Laevistrombus canarium is a species of edible sea snail in the family Strombidae. It is an Indo-Pacific species occurring from India and Sri Lanka to Melanesia, Australia and southern Japan. The shell of adult individuals is coloured from light yellowish-brown to golden to grey. It has a characteristic inflated body whorl, a flared, thick outer lip, and a shallow stromboid notch.
About Laevistrombus canarium in brief
Laevistrombus canarium is a species of edible sea snail in the family Strombidae. It is an Indo-Pacific species occurring from India and Sri Lanka to Melanesia, Australia and southern Japan. The shell of adult individuals is coloured from light yellowish-brown to golden to grey. It has a characteristic inflated body whorl, a flared, thick outer lip, and a shallow stromboid notch. L. canarium lives on muddy and sandy bottoms, grazing on algae and detritus. Larvae of this species spend several days as plankton, undergoing a series of transformations until they reach complete metamorphosis. Predators of this snail include carnivorous gastropods such as cone snails and volutes. The species is also a prey species for vertebrates including macaques, and also humans, who consume the soft parts in a wide variety of dishes. The dog conch is an economically important species in the Indo-West Pacific, and several studies indicate that it may be suffering population declines due to overfishing and overexploitation. Malacologists and ecologists have recommended a reduction in its exploitation rate; initiatives in Thailand are attempting to ensure the possibility of reproduction in young-adult individuals and manage the natural populations in general. The English common name of L.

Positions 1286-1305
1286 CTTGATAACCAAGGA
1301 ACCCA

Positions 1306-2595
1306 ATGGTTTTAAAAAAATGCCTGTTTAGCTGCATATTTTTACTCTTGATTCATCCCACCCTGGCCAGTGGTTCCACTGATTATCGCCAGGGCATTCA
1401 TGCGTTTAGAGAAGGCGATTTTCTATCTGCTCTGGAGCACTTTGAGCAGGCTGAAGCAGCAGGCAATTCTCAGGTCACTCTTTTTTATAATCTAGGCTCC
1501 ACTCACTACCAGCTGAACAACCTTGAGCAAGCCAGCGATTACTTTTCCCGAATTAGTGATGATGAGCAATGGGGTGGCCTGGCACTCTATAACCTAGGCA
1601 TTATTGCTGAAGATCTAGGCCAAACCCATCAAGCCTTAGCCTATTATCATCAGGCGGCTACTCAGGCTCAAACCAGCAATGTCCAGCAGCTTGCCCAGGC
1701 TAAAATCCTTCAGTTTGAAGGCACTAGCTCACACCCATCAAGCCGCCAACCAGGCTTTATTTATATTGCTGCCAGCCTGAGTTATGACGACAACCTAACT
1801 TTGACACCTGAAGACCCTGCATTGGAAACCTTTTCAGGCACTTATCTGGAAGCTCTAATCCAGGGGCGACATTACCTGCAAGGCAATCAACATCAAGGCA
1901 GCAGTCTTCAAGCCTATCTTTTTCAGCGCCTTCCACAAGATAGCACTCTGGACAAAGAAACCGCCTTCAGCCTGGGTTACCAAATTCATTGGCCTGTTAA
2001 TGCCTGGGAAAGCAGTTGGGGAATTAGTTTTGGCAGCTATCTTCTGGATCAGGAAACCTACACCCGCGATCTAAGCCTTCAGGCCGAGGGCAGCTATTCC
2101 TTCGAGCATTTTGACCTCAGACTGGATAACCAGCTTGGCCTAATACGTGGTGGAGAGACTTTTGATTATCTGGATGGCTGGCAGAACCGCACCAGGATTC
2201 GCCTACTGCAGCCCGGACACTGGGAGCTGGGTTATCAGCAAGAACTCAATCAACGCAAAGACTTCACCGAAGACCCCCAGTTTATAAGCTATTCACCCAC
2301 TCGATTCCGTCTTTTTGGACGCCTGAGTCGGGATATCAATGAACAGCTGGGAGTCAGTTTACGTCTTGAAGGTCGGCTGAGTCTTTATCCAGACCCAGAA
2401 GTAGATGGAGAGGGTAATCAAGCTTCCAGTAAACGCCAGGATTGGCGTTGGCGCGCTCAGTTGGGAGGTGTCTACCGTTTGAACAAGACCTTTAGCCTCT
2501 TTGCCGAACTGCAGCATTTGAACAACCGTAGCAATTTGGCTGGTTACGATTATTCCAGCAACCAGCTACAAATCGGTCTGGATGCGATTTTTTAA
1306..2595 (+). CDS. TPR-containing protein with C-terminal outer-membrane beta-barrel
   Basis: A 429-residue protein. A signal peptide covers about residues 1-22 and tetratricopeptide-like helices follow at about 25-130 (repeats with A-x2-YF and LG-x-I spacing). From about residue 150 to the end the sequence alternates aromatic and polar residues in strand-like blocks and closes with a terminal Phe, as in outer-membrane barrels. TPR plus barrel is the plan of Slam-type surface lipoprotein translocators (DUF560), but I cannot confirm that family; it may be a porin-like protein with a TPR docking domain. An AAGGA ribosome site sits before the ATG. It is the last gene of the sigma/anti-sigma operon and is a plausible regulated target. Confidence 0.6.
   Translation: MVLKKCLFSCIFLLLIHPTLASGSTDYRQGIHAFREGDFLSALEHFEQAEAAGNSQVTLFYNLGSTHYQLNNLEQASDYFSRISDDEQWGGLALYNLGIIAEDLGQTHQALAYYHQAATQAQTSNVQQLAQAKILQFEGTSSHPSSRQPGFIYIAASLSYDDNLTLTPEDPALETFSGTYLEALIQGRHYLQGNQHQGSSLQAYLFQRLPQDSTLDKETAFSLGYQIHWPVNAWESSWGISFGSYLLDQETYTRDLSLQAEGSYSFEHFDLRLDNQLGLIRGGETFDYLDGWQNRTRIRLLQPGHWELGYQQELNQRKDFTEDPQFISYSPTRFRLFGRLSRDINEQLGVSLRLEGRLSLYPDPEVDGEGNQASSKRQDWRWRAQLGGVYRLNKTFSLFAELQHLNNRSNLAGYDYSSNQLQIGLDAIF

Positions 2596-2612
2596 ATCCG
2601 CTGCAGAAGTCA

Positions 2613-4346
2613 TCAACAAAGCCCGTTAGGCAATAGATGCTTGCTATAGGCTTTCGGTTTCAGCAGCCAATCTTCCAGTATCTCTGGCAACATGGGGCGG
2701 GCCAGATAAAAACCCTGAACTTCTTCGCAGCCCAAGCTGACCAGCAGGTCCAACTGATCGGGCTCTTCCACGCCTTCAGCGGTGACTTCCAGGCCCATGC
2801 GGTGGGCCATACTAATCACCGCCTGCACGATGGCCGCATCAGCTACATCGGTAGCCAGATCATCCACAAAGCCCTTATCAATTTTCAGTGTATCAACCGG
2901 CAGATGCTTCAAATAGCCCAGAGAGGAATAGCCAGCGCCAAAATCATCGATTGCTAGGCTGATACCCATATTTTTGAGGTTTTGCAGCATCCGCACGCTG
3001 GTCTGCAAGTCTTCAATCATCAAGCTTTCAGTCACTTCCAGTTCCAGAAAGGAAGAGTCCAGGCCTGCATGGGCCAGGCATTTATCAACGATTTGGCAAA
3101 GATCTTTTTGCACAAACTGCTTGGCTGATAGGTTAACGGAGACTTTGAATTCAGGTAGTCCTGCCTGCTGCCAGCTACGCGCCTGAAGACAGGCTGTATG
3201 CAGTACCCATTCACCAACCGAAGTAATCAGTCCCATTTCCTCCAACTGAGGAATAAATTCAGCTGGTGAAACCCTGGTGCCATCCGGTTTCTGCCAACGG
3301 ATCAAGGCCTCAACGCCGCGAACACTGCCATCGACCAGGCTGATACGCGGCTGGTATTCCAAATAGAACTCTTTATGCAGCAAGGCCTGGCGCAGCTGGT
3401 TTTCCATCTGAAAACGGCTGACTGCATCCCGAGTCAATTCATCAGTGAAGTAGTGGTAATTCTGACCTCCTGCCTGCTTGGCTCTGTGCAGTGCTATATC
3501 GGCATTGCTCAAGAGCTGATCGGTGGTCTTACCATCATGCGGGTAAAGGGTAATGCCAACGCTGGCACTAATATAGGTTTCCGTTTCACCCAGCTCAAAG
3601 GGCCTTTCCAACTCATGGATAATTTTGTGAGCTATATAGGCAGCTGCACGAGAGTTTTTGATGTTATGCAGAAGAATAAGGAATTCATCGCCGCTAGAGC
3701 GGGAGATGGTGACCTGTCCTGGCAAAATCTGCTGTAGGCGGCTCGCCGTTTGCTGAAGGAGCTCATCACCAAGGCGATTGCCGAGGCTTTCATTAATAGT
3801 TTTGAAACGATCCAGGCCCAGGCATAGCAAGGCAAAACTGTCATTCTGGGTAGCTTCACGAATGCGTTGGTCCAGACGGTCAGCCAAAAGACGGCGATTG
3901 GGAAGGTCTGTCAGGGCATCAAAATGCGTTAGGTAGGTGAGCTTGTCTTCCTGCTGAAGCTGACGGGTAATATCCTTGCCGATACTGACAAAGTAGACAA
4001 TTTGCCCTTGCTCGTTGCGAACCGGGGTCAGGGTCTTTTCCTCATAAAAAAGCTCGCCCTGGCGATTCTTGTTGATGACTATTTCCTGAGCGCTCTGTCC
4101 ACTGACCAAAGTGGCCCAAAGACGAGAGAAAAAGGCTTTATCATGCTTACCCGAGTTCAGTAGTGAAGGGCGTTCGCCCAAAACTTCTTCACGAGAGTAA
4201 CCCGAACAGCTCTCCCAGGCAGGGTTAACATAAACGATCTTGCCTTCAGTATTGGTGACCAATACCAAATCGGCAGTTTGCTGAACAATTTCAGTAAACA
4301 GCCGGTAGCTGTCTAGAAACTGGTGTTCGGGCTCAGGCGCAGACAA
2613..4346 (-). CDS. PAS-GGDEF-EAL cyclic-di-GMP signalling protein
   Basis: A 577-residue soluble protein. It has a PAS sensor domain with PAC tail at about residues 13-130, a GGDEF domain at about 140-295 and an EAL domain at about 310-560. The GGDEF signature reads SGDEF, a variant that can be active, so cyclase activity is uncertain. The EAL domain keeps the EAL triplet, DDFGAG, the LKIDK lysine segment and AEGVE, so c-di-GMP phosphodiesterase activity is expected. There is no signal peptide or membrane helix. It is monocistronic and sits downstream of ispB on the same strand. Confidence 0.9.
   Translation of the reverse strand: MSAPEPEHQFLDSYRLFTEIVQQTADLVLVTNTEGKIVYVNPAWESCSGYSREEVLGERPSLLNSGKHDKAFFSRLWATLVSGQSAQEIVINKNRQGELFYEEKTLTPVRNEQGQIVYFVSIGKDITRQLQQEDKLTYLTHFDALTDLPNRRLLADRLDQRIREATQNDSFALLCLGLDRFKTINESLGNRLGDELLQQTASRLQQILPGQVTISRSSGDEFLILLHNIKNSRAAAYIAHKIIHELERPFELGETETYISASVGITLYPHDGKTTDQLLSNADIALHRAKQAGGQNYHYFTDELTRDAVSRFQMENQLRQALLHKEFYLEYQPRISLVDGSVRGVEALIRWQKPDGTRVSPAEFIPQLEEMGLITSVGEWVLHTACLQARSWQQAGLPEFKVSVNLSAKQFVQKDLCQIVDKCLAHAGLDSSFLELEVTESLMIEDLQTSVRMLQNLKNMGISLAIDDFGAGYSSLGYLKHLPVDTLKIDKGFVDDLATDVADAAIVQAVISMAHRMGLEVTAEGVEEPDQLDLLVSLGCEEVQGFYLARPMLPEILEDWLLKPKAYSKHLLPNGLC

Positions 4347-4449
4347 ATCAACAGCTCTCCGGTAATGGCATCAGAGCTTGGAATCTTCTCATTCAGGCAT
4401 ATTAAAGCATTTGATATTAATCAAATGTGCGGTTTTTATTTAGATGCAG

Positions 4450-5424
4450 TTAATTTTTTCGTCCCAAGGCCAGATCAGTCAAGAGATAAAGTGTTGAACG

canarium, \”dog conch\”, is a calque of the Malay. In theMalay Peninsula, the species is known by the Malays name siput gonggong, where siput means “snail” and gongGong is an onomatopoetic word for a dog’s bark. A molecular analysis conducted in 2006 based on DNA sequences of histone and mitochondrial genes demonstrated that Laevistrome canarium, Doxander vittatus, and Labiostrombus epidromis are closely related species. The original description given by Linnaeus in his book, Systema Naturae, is in Latin: \”S. testae rotundvi retvi retrievi, spiraque laevi.\” This can be translated as “a shell with a rounded lip, a smooth spireo, and smooth spirreo, having a short, short, and short shell, and having a retro rotundi, a short and smooth lip, Statous with a smooth, short and short spire, a shell, with a flat body, a flat shell, a round lip and a smooth body. The species was shown in the 1742 Index Testarum Conchyliorum, quae adservantur in Museo Nicolai Gualtieri, by Italian physician and malacologist Niccolò Gual tieri. In 1758, the dog Conch was formally described and named StrombusCanarium by Swedish naturalist and taxonomist Carl Linnnaeus, who originated the system of binomial nomenclature. The maximum life span is 0 to 2. 5 years.